On EBITDA, the impact of retail's investment in BT Sport was offset by good growth in Global Services, driven in part by cost transformation, but also the contract milestones I mentioned earlier.

On cash flow, there were a number of impacts from the timing of working capital. Wholesale and Openreach were affected by a late payment from a large DP, which we received in early January rather than in December. Global Services working capital was negative, caused by the timing around contract receipts. While its contract milestones had a benefit on revenue, they had no cash benefit in the quarter. Lastly, Retail paid a GBP 60 million deposit on the UEFA rights, which we won in December.

Taking a closer look at costs on Slide 6. Operating costs were up by 2%. However, excluding the impact of the investment in BT Sport of around GBP 140 million, and the increase in the noncash pension operating charge, underlying operating costs, excluding transit, have reduced by 2%. This compares with 5% last quarter. However, the difference is mainly due to costs relating to the Global Services milestones and the better performance in revenue in the quarter.

Our cost transformation plan is going well. We continue to focus on removing the cost of failure, process reengineering, procurement efficiencies and generating savings from insourcing. We made good progress on these in the quarter. And turning to Slide 7, I'll give you a flavor on some of these activities.

Over the last 2 quarters, I've given you examples of the opportunities within our contact centers. By improving the efficiency of the management and support organizations and creating call centers of right size, we can deliver savings of around about GBP 50 million a year. The opportunity has grown over the year and it's much higher than the original GBP 20 million I had flagged to you. The savings will allow us to make the necessary investments to continue to improve our customer service.

Within Global Services, we're now using the U.K. methodology for cost transformation in a number of countries in both Europe and Latin America. This project uses the same forensic approach we undertake in the U.K. businesses by improving process efficiency, reducing the cost of failure, optimizing the network and improving our supplier value for money. Since this program started 12 months ago, we have delivered over GBP 70 million of benefit. Once fully implemented, we anticipate the total benefits from the program will be well over GBP 150 million per year. In terms of insourcing, we continue to bring back jobs into the company that have previously been undertaken by third parties. This quarter, we've insourced more than 800 jobs. For example, we brought back in circa 200 jobs within the contract management shared service center, resulting in the unit cost halving, while improving efficiency by 20% on an annualized basis.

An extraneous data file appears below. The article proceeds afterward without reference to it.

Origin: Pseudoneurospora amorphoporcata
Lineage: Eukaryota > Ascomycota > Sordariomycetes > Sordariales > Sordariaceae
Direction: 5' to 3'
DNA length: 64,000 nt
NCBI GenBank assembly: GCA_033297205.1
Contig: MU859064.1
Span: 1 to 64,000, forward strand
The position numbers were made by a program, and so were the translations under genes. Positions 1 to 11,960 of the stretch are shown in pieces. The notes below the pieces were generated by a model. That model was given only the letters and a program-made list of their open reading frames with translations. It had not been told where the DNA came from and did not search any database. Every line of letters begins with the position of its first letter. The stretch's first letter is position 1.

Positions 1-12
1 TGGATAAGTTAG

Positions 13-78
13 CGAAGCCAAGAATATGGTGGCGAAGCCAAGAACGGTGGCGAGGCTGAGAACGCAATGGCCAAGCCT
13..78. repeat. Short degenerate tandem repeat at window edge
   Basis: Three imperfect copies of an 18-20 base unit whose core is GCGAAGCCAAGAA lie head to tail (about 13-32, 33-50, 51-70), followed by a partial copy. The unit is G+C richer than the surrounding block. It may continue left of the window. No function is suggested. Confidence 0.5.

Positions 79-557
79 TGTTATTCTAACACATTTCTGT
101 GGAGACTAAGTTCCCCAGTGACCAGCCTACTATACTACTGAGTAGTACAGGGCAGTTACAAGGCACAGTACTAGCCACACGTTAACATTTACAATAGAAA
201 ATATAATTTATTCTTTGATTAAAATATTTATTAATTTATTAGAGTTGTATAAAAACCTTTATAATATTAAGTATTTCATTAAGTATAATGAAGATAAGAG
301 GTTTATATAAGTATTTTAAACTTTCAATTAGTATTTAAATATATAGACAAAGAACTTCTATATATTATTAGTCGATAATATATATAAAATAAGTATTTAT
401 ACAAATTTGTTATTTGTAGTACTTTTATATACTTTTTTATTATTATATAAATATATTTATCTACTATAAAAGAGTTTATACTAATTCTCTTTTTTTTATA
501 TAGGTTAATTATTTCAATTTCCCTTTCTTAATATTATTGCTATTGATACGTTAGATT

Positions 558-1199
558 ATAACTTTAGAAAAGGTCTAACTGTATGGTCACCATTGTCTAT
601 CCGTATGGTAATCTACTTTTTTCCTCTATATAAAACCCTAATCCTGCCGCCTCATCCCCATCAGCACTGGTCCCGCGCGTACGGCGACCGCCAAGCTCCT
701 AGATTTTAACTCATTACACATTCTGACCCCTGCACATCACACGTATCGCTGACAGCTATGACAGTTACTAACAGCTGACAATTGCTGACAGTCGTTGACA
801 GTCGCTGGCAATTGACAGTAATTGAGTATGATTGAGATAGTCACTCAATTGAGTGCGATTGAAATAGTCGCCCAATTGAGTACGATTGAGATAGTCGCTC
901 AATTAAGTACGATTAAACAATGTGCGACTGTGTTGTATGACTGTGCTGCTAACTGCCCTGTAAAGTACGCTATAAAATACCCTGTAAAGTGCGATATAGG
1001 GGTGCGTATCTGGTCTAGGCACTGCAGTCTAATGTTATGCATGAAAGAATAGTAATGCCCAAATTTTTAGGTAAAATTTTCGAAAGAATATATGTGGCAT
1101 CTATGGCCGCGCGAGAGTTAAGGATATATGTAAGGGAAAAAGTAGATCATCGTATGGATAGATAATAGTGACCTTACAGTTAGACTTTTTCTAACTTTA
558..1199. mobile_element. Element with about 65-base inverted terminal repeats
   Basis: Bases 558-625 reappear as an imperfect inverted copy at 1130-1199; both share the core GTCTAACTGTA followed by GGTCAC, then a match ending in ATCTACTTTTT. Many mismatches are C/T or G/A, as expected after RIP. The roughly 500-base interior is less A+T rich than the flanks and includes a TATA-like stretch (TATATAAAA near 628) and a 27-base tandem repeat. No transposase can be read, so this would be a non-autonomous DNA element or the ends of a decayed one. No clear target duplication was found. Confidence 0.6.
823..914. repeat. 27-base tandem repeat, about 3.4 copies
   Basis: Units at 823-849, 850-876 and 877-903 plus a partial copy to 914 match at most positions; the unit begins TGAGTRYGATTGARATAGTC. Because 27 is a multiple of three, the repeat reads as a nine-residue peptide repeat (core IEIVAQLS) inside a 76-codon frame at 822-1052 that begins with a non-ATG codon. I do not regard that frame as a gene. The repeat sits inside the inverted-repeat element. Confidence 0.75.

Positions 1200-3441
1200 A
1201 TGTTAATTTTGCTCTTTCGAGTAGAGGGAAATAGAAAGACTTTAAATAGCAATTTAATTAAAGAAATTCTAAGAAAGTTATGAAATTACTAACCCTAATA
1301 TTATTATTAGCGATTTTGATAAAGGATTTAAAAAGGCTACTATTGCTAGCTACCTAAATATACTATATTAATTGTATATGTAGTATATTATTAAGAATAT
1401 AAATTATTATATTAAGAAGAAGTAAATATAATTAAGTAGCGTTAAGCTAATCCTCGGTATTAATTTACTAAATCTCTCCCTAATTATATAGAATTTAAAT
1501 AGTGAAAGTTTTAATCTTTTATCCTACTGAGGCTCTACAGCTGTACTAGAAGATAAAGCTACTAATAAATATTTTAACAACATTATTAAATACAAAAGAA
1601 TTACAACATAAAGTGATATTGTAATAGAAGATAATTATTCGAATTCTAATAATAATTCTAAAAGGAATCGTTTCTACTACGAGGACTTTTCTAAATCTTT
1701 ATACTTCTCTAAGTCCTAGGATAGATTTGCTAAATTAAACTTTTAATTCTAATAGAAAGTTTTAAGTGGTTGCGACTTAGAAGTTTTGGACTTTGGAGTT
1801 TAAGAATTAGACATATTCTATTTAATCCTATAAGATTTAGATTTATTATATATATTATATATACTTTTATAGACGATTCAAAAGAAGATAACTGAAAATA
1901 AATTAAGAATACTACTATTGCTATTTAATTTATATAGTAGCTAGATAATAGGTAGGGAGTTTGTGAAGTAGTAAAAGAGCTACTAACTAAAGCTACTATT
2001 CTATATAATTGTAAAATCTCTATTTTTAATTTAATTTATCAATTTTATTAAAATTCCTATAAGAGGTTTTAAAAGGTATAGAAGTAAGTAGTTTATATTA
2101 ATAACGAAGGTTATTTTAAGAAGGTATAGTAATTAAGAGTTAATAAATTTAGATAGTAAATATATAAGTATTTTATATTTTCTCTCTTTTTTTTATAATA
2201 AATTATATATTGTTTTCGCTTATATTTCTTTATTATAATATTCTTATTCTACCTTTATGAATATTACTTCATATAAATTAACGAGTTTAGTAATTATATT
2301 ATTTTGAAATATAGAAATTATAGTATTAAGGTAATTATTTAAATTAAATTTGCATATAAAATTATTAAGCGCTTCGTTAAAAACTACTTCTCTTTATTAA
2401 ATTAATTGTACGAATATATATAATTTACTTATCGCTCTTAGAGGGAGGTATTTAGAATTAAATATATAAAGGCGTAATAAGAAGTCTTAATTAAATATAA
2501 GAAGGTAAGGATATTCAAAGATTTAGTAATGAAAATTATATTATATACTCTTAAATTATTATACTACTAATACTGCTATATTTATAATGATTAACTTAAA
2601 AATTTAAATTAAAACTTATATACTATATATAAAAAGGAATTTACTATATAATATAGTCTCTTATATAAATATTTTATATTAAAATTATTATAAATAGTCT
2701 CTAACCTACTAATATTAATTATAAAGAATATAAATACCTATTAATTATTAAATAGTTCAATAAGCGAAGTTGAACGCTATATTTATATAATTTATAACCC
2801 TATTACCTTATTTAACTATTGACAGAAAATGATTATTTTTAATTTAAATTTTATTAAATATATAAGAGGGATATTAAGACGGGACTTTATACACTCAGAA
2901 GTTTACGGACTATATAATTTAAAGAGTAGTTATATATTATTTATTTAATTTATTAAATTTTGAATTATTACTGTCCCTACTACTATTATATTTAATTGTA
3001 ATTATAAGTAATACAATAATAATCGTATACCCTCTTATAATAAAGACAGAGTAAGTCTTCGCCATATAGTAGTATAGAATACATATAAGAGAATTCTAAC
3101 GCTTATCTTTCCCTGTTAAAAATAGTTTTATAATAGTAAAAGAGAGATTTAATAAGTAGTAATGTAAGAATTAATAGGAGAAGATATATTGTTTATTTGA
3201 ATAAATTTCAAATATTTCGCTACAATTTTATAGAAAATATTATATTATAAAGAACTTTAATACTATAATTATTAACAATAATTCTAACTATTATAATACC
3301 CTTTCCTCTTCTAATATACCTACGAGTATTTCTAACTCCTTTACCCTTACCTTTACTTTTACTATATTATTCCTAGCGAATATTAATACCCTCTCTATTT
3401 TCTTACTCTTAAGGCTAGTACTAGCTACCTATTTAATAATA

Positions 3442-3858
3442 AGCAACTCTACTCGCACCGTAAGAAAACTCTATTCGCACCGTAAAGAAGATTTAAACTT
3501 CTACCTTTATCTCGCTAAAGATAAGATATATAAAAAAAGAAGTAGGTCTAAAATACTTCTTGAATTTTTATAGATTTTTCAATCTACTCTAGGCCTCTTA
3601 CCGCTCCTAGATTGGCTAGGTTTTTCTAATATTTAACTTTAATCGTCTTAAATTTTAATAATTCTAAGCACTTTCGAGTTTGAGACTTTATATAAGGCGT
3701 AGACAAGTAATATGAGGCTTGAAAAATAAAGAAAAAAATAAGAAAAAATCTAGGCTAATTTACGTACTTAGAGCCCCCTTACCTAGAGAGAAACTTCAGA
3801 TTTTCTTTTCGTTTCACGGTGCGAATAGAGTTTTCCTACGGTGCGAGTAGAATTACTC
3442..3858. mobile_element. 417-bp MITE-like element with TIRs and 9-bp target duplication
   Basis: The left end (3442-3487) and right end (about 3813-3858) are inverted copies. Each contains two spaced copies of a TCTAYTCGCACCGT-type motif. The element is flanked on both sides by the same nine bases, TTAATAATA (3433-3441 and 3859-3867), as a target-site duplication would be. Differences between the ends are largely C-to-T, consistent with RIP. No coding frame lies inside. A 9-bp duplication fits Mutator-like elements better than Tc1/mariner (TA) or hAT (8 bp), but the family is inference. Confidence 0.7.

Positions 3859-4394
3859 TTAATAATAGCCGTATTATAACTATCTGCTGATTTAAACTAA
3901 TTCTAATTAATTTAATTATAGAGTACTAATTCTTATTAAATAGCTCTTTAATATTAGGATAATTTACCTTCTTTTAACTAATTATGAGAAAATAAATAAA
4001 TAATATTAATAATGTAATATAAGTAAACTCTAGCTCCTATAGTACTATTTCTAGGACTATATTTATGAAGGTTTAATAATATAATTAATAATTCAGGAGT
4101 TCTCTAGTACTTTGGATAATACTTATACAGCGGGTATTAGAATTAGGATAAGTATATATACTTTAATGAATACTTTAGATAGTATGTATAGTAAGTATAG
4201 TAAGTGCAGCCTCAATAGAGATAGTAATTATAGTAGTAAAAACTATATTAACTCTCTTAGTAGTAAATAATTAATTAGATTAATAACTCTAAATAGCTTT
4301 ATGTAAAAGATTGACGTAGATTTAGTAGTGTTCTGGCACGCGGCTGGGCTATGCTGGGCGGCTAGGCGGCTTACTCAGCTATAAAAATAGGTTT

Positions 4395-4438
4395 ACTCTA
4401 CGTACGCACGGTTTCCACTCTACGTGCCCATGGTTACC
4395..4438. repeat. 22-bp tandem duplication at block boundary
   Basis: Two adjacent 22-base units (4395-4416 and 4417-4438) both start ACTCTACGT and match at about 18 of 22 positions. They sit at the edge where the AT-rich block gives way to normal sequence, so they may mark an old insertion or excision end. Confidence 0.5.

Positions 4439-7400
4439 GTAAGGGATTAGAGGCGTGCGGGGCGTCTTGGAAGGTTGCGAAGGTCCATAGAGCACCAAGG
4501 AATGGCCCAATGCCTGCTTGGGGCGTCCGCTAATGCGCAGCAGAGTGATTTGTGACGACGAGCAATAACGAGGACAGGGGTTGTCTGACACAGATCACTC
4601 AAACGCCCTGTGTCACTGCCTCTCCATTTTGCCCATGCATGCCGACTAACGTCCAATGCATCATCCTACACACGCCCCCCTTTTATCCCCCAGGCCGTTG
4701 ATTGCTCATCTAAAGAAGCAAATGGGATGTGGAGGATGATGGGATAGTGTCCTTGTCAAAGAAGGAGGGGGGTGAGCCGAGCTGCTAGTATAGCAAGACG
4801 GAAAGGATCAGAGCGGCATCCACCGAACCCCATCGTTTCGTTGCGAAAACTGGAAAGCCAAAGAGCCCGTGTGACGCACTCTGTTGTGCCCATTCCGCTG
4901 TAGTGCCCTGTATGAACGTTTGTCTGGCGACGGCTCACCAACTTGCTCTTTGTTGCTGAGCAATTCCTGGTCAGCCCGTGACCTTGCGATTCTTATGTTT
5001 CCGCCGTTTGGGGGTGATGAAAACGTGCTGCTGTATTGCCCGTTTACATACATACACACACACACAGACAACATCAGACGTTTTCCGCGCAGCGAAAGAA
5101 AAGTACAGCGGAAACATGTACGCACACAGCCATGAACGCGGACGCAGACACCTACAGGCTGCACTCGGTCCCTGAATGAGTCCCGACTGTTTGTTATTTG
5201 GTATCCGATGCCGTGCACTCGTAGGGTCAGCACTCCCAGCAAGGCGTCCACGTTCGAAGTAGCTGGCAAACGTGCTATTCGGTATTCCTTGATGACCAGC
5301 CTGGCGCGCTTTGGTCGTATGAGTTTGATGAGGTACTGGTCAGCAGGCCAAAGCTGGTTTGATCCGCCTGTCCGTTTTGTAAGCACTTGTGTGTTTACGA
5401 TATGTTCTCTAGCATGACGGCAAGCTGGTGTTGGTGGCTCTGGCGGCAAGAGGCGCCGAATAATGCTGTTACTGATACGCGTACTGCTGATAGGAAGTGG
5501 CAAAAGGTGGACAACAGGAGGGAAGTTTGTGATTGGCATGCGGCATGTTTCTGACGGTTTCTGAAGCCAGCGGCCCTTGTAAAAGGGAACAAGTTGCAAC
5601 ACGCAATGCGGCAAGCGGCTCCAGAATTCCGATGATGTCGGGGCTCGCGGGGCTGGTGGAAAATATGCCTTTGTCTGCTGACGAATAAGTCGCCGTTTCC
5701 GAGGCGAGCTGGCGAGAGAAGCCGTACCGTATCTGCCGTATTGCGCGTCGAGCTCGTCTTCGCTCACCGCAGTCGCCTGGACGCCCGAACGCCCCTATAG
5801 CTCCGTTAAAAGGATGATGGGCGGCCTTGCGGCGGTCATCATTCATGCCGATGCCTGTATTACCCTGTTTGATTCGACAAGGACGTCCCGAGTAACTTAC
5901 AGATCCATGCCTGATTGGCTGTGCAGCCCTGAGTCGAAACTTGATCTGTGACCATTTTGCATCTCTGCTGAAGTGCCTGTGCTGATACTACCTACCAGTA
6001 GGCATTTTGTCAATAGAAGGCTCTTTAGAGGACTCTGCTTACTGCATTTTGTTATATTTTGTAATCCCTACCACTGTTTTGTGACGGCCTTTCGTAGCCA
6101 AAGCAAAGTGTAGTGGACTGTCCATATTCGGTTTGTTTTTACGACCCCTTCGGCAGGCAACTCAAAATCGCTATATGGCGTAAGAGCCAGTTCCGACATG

Hopefully, that's given you a feel for the kind of opportunities we're finding in the business. There are still material savings to be made right across BT.

Turning to a few other areas on Slide 8. The IAS 19 pension deficit was GBP 5.8 billion, net of tax, up from GBP 5.4 billion at Q2. The increase in the deficit was due to a higher present value of the liabilities, mainly reflecting an increase in the market's future inflation expectations. As you've learned about at our recent pension teach-in, and probably in more detail than most of you would have liked, the IAS 19 number is volatile and it doesn't always move in the same direction as the actuarial valuation. Using BT's median valuation, we estimate the BT Pension Scheme remained in surplus, at a similar level to last quarter.

We continued with our share buyback program in the quarter in order to help the -- offset the dilutive impacts of employee share plans, and bought back 20 million shares for GBP 76 million.

A couple of things to note on regulation going forward. Ofcom issued a new consultation on fixed access markets in December, adjusting its proposed WLR and LLU charge controls. It also includes a proposal for additional service commitments to be imposed on Openreach. We expect the final statement in early September, but we believe that the additional service commitments could cost Openreach somewhere in the region of an extra GBP 20 million next year, and we believe these costs should be reflected in the charge control. In addition, Ofcom's Wholesale Narrowband Market Review came into effect in Q4, which will result in the fixed termination charges to other CPs coming down.